Goldie,R (1985) The sinters of the Ohaki and Champagne Pools, New Zealand: possible modern analogues of the Hemlo gold deposit, northern Ontario. Geoscience Canada 12, 60-64.
Phillips,GN (1985) Interpretation of Big Bell/Hemlo-type gold deposits: precursors, metamorphism, melting and genetic constraints. Trans.Geol.Soc.S.Afr. 88, 159-173.
Hugon,H (1986) The Hemlo gold deposit, Ontario, Canada: a central portion of a large scale, wide zone of heterogeneous ductile shear. Proc. "Gold '86" Symposium, Toronto (Macdonald,AJ editor), 517pp., 379-387.
Lefolii,K (1987) Claims: Adventures in the Gold Trade. Key Porter Books Ltd, 264pp.
Harris,DC (1989) The Mineralogy and Geochemistry of the Hemlo Gold Deposit, Ontario. GSC Econ.Geol.Rep. 38, 88pp.
Wyman,D and Kerrich,R (1989) Archean shoshonitic lamprophyres associated with Superior Province gold deposits: distribution, tectonic setting, noble metal abundances, and significance for gold mineralization. In "The Geology of Gold Deposits: the Perspective in 1988" (Keays,RR, Ramsay,WRH and Groves,DI editors), Econ.Geol.Monograph 6, 667pp., 651-667.1990-1999
White,JC and Barnett,RL (1990) Microstructural signatures and glide twins in microcline, Hemlo, Ontario. Can.Mineral. 28, 757-769.
Svela,O (1991) Hemlo mines pass their peak but years of production to go. Northern Miner 77 no.14, 1,19.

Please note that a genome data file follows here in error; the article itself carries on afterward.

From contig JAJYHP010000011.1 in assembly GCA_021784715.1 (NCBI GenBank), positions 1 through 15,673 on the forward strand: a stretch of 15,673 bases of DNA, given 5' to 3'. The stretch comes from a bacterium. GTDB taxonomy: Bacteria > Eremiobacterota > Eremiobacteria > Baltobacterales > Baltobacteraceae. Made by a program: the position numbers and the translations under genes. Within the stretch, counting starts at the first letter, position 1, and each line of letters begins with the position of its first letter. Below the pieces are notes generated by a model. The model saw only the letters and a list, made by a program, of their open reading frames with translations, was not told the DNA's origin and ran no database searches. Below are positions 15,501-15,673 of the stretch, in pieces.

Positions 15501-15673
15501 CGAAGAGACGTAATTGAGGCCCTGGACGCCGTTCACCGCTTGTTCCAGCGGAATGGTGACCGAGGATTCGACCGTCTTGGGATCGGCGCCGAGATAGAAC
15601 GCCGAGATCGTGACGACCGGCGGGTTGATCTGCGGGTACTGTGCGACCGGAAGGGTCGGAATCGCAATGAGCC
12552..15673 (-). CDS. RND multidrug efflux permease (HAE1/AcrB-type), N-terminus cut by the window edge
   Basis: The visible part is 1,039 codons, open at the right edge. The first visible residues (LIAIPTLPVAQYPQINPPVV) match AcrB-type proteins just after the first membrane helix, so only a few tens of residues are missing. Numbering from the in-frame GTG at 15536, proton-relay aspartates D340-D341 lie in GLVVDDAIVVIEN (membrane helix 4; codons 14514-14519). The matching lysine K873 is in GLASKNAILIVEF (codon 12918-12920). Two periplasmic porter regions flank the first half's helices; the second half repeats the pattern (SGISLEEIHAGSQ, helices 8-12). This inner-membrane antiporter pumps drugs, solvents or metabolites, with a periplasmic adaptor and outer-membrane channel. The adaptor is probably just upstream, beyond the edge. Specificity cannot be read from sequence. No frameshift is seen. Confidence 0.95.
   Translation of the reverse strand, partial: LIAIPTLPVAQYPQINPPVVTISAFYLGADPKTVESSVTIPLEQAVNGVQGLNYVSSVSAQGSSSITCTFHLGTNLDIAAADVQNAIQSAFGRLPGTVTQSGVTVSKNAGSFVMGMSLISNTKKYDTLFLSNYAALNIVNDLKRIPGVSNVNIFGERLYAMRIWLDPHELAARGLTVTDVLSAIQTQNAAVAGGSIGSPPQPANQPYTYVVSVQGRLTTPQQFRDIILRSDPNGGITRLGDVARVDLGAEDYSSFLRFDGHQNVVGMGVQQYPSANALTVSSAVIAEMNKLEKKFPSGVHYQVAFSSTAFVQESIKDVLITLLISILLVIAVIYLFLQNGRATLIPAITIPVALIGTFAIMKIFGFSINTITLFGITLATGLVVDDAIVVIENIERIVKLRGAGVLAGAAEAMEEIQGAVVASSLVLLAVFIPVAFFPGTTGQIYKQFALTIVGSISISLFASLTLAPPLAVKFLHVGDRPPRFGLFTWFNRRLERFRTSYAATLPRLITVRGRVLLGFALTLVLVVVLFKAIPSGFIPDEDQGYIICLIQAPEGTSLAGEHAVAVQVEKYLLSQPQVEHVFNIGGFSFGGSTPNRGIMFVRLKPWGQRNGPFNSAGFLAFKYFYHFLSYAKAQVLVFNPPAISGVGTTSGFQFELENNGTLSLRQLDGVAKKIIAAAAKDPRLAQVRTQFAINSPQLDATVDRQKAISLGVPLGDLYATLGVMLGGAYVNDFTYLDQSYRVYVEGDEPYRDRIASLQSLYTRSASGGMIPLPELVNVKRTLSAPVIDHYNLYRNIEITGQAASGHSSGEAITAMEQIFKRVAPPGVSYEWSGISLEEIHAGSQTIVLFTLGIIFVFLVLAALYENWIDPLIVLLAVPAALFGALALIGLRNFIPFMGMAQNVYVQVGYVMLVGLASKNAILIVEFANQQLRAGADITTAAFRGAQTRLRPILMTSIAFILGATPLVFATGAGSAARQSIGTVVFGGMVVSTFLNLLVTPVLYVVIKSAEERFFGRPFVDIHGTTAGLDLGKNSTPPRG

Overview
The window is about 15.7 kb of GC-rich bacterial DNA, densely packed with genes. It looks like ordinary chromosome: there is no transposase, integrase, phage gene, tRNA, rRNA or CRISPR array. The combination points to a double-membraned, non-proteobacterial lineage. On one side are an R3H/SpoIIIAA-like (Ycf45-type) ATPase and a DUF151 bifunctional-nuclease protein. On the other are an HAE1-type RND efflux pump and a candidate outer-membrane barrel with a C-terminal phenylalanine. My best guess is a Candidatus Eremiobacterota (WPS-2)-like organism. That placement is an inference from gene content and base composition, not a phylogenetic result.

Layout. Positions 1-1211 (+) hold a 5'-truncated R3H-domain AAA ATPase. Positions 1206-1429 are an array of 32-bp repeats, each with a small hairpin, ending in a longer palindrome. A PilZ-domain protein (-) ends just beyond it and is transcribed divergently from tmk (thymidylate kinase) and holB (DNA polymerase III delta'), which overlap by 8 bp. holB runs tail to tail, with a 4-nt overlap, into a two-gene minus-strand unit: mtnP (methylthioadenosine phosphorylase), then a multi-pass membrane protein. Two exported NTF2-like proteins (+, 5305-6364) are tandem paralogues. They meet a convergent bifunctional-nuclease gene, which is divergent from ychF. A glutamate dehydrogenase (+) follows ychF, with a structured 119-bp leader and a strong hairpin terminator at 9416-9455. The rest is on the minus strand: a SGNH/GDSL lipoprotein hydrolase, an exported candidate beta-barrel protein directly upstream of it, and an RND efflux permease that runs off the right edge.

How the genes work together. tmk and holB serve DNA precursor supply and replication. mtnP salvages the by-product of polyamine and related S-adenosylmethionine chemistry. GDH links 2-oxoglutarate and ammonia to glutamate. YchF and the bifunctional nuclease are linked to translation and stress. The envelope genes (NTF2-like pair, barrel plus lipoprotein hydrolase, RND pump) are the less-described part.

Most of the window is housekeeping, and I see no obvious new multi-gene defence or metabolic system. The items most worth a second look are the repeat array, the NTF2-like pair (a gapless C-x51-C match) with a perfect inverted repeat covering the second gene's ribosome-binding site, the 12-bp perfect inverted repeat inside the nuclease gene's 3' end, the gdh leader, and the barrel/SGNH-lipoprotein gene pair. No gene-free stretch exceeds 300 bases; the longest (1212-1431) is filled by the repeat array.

Williams,HR, Stott,GM, Heather,KB, Muir,TL and Sage,RP (1991) Wawa subprovince. In "Geology of Ontario" (Thurston,PC, Williams,HR, Sutcliffe,RH and Stott,GM editors), OGS Spec.Vol. 4, part 1, 709pp., 484-539.
Pan,Y and Fleet,ME (1992) Calc-silicate alteration in the Hemlo gold deposit, Ontario: mineral assemblages, P-T-X constraints, and significance. Econ.Geol. 87, 1104-1120.
Kuhns,RJ, Sawkins,FJ and Ito,E (1994) Magmatism, metamorphism and deformation at Hemlo, Ontario, and the timing of Au-Mo mineralization in the Golden Giant mine. Econ.Geol. 89, 720-756.
Michibayashi,K (1995) Two phase syntectonic gold mineralization and barite remobilization within the main ore body of the Golden Giant mine, Hemlo, Ontario, Canada. Ore Geology Reviews 10, 31-50.
Muir,TL, Schnieders,BR and Smyk,MC (editors) (1995) Geology and Gold Deposits of the Hemlo Area, Revised Edition. Institute on Lake Superior Geology Field Trip Guidebook, 41st Annual Meeting, Marathon, Ontario, 120pp.
Pan,Y and Fleet,ME (1995) The late Archean Hemlo gold deposit, Ontario, Canada: a review and synthesis. Ore Geology Reviews 9, 455-488.
Muir,TL (1997) Hemlo Gold Deposit Area. OGS Report 289, 219pp. plus map folder.
Powell,WG and Pattison,DRM (1997) An exsolution origin for low-temperature sulfides at the Hemlo gold deposit, Ontario, Canada. Econ.Geol. 92, 569-577.
Frost,BR, Mavrogenes,JA and Tomkins,AG (2002) Partial melting of sulfide ore deposits during medium- and high-grade metamorphism. Can.Mineral. 40, 1-18.
Davis,DW and Lin,S (2003) Unraveling the geologic history of the Hemlo Archean gold deposit, Superior province, Canada: a U-Pb geochronological study. Econ.Geol. 98, 51-67.
Muir,TL (2003) Structural evolution of the Hemlo greenstone belt in the vicinity of the world-class Hemlo gold deposit. Can.J.Earth Sci. 40, 395-430.
Tomkins,AG, Pattison,DRM and Zaleski,E (2004) The Hemlo gold deposit, Ontario: an example of melting and mobilization of a precious metal-sulfosalt assemblage during amphibolite facies metamorphism and deformation. Econ.Geol. 99, 1063-1084.